We are talking about the moment in which people begin to believe, in despair or with relief, that co-existence rather than consensus is our best option; or alternatively believe that the unbelievers – those who are not of the same mind – must be eradicated. Coexistence, in other words, is the modern liberal’s last hope; the only remaining political ideal left, and one that will survive only if that is itself agreed upon.

Today the word “fundamentalism” is most often associated with religion. Islamic fundamentalism. Christian fundamentalism. Religious fundamentalism is a complex phenomenon (too complex for a blog post) but it appears to arise, in part, as a reactive response to a contemporary world view, for example, to secularism or Western materialism. In this reaction, the balance between faith and reason tips towards more aggressive expressions. "The quest for certainty and simplicity becomes dangerous," writes Pope Benedict in Salt of the Earth, "when it leads to fanaticism and narrow mindedness. When reason as such becomes suspect, then faith becomes falsified." The fundamentalist becomes less concerned with honouring the fundamental and more concerned with strategies of conflict. When what is considered fundamental is defined as in-opposition-to rather than as a truth to be valued in itself, then the distorting effects of this process proliferate with grave consequences. When fundamental beliefs are imposed rather than proposed, human freedom and dignity is treated contemptuously.

“There is no goodness without belief,” wrote John Updike, “There is nothing but busy-ness. And if you have not believed, at the end of your life you shall know you have buried your talent in the ground of this world and have nothing saved to take into the next.” Most people accept that believing in something fundamental is essential if our lives are to have some moral coherence and purpose. Yet this can only be achieved if these fundamental beliefs are protected from the corrosive effects of fundamentalist designs. Adam Phillips advises that for the religious believer to achieve this involves keeping the vital relationship between faith and reason in play at all times. Without this relationship those things that believers consider fundamental risk spinning dangerously out of control. This is not a new idea, but it is one that Adam Phillips expresses eloquently in On Balance. For those, who believe in something they consider fundamental, this is a salutary warning.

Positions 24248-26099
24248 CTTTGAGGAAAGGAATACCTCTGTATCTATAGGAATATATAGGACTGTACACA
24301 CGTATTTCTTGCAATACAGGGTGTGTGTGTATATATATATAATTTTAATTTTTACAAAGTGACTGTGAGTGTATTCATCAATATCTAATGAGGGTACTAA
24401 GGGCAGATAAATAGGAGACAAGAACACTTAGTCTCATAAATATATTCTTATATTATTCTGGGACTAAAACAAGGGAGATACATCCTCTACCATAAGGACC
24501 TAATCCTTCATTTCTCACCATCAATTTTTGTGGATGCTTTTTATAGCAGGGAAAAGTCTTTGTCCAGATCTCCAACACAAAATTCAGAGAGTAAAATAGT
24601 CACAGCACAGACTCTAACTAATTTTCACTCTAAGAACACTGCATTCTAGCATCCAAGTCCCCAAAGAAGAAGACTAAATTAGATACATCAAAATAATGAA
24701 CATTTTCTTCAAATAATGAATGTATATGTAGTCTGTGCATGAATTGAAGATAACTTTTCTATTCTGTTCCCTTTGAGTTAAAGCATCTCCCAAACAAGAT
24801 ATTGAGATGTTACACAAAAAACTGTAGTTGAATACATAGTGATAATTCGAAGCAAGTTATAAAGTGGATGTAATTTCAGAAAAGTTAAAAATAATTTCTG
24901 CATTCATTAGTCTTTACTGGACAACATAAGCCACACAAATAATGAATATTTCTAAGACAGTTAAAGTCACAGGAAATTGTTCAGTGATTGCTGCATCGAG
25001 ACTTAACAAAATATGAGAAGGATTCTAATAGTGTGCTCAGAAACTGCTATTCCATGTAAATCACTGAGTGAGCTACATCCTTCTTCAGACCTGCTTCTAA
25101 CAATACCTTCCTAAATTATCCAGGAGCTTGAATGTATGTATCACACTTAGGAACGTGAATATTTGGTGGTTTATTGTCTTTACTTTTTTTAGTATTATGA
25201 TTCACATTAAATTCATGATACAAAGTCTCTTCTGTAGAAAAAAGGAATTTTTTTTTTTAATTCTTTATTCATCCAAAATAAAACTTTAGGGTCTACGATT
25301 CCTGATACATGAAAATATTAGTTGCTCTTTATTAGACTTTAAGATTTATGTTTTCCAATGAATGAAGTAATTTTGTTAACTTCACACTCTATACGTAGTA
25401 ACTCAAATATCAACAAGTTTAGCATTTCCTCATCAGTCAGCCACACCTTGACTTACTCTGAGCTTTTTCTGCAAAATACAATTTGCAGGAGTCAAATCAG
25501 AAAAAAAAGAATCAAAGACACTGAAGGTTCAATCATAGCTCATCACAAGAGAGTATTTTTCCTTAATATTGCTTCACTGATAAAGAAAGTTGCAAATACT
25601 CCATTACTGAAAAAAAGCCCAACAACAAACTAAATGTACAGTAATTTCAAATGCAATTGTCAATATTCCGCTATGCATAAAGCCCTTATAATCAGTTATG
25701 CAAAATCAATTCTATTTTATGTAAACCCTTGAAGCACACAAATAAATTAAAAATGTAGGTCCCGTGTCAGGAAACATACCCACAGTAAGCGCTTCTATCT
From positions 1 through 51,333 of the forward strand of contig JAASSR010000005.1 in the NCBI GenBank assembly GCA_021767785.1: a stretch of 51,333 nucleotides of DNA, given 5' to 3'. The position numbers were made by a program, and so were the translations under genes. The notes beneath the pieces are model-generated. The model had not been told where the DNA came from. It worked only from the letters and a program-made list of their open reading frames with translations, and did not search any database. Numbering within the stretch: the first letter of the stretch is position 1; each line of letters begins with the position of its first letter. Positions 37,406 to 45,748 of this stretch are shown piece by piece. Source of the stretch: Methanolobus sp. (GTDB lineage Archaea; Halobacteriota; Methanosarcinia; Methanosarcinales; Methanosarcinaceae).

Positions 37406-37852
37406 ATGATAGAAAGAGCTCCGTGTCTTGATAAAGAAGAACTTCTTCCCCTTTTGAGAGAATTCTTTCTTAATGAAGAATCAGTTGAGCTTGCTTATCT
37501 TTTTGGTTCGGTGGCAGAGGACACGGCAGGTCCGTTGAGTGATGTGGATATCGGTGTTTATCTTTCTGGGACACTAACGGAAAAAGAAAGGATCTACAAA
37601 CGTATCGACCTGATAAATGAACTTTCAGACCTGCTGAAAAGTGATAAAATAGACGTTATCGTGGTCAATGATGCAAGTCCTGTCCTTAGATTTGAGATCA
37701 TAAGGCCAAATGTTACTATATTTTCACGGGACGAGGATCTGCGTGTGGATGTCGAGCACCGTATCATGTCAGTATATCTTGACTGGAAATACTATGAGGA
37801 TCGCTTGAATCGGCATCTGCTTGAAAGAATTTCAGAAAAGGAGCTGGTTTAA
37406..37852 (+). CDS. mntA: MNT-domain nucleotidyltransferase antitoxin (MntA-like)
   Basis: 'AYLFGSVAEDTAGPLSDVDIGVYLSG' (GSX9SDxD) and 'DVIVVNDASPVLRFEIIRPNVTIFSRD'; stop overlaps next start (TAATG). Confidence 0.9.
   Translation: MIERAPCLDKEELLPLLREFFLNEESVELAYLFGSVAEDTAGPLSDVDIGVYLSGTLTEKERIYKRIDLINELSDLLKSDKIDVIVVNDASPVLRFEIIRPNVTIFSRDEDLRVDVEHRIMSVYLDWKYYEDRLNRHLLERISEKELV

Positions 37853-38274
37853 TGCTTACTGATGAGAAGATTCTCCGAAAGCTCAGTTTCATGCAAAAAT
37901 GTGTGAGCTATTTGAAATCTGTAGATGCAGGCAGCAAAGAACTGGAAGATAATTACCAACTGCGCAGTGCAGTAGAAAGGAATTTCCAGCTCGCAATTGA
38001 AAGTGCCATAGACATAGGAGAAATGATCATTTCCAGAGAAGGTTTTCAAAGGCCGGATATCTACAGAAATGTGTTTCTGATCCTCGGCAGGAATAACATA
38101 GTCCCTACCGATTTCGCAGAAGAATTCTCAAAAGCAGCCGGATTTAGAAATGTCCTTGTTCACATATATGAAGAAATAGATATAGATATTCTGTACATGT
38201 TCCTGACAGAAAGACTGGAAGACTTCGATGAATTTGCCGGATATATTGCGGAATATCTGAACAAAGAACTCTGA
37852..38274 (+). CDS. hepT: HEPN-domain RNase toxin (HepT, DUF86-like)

Thursday, 19 August 2010

On balance, excess and religious fanaticism


I am temperamentally suspicious of extreme positions in religion, politics, culture and people. These are commonly described in terms of binary sectarianism: liberal/conservative, progressive/reactionary, utopian/revolutionary. I find these tags intellectually lazy and adolescent. My psychological anxieties about such divisions are that (a) they are too crude to be useful in thinking deeply about ideas. By generalizing, they inevitably degrade the vital nucleus of an idea and (b) nuance, paradox, intellectual humility and the slipperiness of human thought become vices rather than virtues of intelligence. By making an aristocracy of the final word, the possibility that there may be something more to say about a matter or fresh ways of speaking about it are closed off.